The Tip.It Times

Issue 13899gp

Does RuneScape Have a Pro-Melee Bias? Part 3

Written by and edited by Jaffy1

Welcome back to our four part series on RuneScape's combat triangle. After looking at equipment and other supporting factors last week, we will be focussing on the history of the combat triangle and its introduction in RuneScape 2.

No update to the game has affected RuneScape like the introduction of RuneScape 2 in early 2004. Next to going fully 3D using an early version of the graphics engine that's still used today, Jagex also fundamentally changed the way players fought both monsters and each other. The main reason for this change was the way players looked at combat in the days of RuneScape Classic. Ranged was mostly considered to be a useless skill, and training magic was generally considered a bad idea because it raised your combat level without increasing your damage output, thus making you less effective in PvP situations. Jagex rightfully considered this situation to be bad design, as players actually felt discouraged to train their ranged and magic levels. By changing the way combat levels were calculated, introducing new equipment stats and adding many new types of armour and weaponry, Jagex hoped to encourage players to train and use all three combat styles.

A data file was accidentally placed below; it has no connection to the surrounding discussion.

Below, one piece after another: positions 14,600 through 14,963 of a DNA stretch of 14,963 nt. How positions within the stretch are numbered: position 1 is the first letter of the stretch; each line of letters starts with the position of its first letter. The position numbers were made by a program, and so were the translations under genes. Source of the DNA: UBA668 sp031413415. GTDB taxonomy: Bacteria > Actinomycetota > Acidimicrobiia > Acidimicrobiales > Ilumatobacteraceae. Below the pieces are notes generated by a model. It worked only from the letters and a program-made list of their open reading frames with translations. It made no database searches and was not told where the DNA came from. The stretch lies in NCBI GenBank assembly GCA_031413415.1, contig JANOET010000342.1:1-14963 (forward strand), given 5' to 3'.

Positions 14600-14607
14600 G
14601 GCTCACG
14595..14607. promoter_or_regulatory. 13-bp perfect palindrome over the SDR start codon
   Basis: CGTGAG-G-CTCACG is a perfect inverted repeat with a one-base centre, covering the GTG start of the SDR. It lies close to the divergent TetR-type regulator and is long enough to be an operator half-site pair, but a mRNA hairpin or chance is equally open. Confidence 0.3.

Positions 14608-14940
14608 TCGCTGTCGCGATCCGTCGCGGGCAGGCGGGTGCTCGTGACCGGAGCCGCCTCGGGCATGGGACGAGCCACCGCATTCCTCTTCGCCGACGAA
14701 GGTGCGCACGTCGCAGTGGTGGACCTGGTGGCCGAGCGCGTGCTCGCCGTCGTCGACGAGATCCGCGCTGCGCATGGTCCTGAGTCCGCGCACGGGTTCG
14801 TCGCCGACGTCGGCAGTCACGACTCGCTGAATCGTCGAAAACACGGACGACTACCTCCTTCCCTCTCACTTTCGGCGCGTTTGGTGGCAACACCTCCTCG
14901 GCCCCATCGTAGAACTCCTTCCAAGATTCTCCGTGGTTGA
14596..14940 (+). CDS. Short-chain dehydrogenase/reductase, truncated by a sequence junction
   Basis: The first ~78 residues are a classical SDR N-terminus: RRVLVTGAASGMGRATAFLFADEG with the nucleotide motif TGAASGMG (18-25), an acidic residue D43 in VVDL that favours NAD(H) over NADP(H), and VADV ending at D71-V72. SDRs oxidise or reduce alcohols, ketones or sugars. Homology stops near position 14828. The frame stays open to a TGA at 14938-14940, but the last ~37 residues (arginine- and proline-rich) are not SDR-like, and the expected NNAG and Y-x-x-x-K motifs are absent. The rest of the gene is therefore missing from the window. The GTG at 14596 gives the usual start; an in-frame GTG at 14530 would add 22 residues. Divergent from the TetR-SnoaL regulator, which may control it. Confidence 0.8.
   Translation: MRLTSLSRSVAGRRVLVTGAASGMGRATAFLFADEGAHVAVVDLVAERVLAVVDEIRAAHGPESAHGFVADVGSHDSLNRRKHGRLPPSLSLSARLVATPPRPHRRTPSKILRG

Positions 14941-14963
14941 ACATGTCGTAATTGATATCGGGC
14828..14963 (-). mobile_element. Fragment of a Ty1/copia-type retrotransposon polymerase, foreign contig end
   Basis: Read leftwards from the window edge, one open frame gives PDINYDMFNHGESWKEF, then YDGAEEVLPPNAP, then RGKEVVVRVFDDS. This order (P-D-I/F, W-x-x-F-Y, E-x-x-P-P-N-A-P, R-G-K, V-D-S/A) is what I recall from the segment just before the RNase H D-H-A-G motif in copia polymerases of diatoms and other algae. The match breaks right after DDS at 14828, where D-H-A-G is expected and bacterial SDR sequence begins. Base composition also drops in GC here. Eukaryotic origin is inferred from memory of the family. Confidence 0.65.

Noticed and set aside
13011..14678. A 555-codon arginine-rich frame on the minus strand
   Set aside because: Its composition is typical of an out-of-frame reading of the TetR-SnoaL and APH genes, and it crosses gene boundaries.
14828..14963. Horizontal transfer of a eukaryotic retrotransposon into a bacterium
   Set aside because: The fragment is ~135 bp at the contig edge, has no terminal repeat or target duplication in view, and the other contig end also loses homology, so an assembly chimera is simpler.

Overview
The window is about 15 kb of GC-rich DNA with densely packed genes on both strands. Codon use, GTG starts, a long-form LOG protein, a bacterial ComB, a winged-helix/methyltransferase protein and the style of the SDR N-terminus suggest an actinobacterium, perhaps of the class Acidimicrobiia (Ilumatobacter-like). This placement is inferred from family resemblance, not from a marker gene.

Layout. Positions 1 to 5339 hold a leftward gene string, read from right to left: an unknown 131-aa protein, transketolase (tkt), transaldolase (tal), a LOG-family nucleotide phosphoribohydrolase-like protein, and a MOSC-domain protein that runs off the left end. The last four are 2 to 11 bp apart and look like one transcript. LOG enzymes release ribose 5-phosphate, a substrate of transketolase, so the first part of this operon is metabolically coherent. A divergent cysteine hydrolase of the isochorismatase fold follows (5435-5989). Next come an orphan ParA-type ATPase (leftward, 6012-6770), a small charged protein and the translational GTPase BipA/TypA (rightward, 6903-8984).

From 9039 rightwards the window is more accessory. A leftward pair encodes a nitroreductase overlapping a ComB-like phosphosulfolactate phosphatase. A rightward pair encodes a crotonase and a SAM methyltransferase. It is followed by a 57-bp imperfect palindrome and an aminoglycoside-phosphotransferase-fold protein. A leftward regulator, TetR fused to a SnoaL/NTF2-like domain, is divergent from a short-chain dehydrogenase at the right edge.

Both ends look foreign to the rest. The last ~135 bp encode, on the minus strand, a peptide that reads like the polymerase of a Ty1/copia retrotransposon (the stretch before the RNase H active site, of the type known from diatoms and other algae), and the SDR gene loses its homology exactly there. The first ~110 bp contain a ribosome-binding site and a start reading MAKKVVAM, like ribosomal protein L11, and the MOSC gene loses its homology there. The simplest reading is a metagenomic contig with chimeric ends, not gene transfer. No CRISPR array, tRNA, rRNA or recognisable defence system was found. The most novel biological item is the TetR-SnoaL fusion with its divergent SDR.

The original combat level formula for RuneScape Classic allowed for two types of characters: fighters and rangers, melee or ranged based. Similarly to the current combat level formula, the player's combat type was determined by which was higher: their combined Attack and Strength levels or their Ranged level, multiplied by 1.5. A player's magic level added to both those combat levels, giving one combat level for every eight magic levels. However, with ranged being next to useless and magic being considered a detriment, virtually everybody used melee.

This little quirk in the combat formula led to a very weird situation where a very large segment of the Runescape population never wore Rune plate mail bodies, the most powerful armour in the game. Because the Dragon Slayer quest required players to use the Telekenetic Grab spell in order to complete it (and earn the right to wear Rune plate mail). The magic levels required to do this meant that a player's combat level was increased by 4. Since combat level determined which players you could attack at any given point in the Wilderness, taking on four extra combat levels was generally considered not to be worth the extra protection the Rune plate mail body offered over its chain mail counterpart.

After the introduction of Klank's gauntlets, which increased WeaponAim and WeaponPower but could only be worn with a chain mail, the number of players refusing to do Dragon Slayer only increased. This was the reason that, with the introduction of RS2, an option was added to the quest to buy the map piece rather than obtaining it through Telekenetic Grab. It was one of the many changes Jagex made to the game to encourage the use of the combat triangle, although it was futile for their intended purpose since magic levels no longer automatically raised one's combat level, which meant that the main reason for not wanting to use the Telekenetic Grab option was already removed.